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Introduction:

Pineapple (Ananas comosus) is one of the commercially important fruit crops of India. Total annual world production is estimated at 14.6 million tonnes of fruits. India is the fifth largest producer of pineapple with an annual output of about 1.2 million tonnes. Other leading producers are Thailand, Philippines, Brazil, China, Nigeria, Mexico, Indonesia, Colombia and USA.

Popular Varieties:

State

Varieties mostly grown

Assam & other N.E. states

Kew, Queen, Mauritius

Kerala

Mauritius, Kew, Queen

West Bengal

Giant Kew, Queen

Maturity Indices:

  • Change of shell color from green to yellow at the base of the fruit.
  • Pineapples are non-climacteric fruits and should be harvested when ready to eat.
  • A minimum soluble solids content of 12% and a maximum acidity of 1% will assure minimum flavor acceptability by most consumers

Harvesting Time:

Pineapple plants flower 12-15 months after planting and the fruits become ready 15-18 months after planting depending upon the variety, time of planting, type and size of plant material used and prevailing temperature during the fruit development. Under natural conditions, pineapple comes to harvest during May-August.  The fruit usually ripens about 5 months after flowering. Harvesting is done by manually, semi mechanical and fully mechanized. The harvest operation is done using special devices to draw the fruit from the field by breaking the fruit that shows proper maturity stage and placing them at the edge of the field where they are manually sorted by size. Pineapples are harvested by hand, with the pickers being instructed as to the stage of maturity required. The fruit should be broken off the stalk with a downward motion, or cut with a knife slightly below the base of the fruit. A large canvas picking sack which is strapped over the shoulders is commonly used as a harvest-aid in many parts of the world (Figure 4). Up to 6 fruits can be put in the sack, which is able to be opened from the bottom to allow the fruit to be transferred to a larger field container or padded wagon. The fruit may also be harvested in wooden or plastic field crates.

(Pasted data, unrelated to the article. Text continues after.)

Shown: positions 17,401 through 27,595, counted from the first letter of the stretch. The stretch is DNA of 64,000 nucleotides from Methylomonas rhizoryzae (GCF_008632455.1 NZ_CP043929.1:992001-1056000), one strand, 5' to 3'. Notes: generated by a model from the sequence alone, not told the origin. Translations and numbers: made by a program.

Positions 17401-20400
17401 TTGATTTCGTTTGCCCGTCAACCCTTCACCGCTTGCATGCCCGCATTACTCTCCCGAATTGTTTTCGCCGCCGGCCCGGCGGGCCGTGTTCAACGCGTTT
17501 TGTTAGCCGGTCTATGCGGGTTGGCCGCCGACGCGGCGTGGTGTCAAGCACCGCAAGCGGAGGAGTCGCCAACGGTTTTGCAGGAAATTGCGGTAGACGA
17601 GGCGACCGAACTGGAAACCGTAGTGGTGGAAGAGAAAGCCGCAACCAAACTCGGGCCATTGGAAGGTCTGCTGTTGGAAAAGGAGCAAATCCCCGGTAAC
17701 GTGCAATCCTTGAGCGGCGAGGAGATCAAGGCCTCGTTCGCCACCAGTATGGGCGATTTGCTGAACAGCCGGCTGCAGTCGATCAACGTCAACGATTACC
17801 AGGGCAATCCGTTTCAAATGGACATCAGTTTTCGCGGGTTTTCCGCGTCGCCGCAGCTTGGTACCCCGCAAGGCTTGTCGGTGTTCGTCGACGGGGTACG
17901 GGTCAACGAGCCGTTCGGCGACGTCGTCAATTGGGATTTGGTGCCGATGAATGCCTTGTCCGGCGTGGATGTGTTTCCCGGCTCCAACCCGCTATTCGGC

Packaging:

Proper ways of packaging a pineapple, whether for transport or display, is essential in showcasing an excellent quality product. Pineapples are packaged in corrugated board cartons, crates and fruit crates. Fruits are packed in baskets woven with bamboo strips lined with paddy straw to stand on their stumps and some methods are available.

Compartment Packaging:

The compartment packaging method was developed in South Africa and involves a carton subdivided into rectangular compartments. These compartments are sized according to the size of the type or variety of pineapple to be housed. The bottoms of these compartments are lined with about 10 cm of plastic as a cushion for the pineapples to prevent developing pressure sores. The compartment packaging method is useful for transporting pineapples to be showcased in expositions, as it keeps the integrity of the pineapple intact. However, poor ventilation using this method makes the pineapple more susceptible to mold.

Open Packaging Method:

The open packaging method is a simpler technique, as the pineapples are not separated by compartments. Instead of carton compartments, each fruit is separated using padded battens. Similar to the compartment packaging method, the bottom of the container is lined with plastic cushioning to prevent pressure sore formation. This method is a good alternative to the compartment packaging method, as it provides better ventilation which lessens the risk of developing and promoting mold growth.  Pineapples are packaged in corrugated board cartons, crates and fruit crates. Fruits are packed in baskets woven with bamboo strips. For local markets, the fruits are arranged in baskets (each weighing 20-25 kg.) lined with paddy straw to stand on their stumps.

Storage:

If storing at room temperature, use within two days. Storing at room temperature will increase the acidity level of the pineapple, but will not improve sweetness. To extend the lifespan to three to five days by refrigerating the whole pineapple is stored in a perforated plastic bag. Freshly-cut pineapple can be frozen in juice or syrup, but it will lose some flavor. Place in airtight plastic bags or covered containers with their natural juice and freeze up to 6 months. Canned pineapple can be stored up to one year on the shelf in a cool, dry cabinet.


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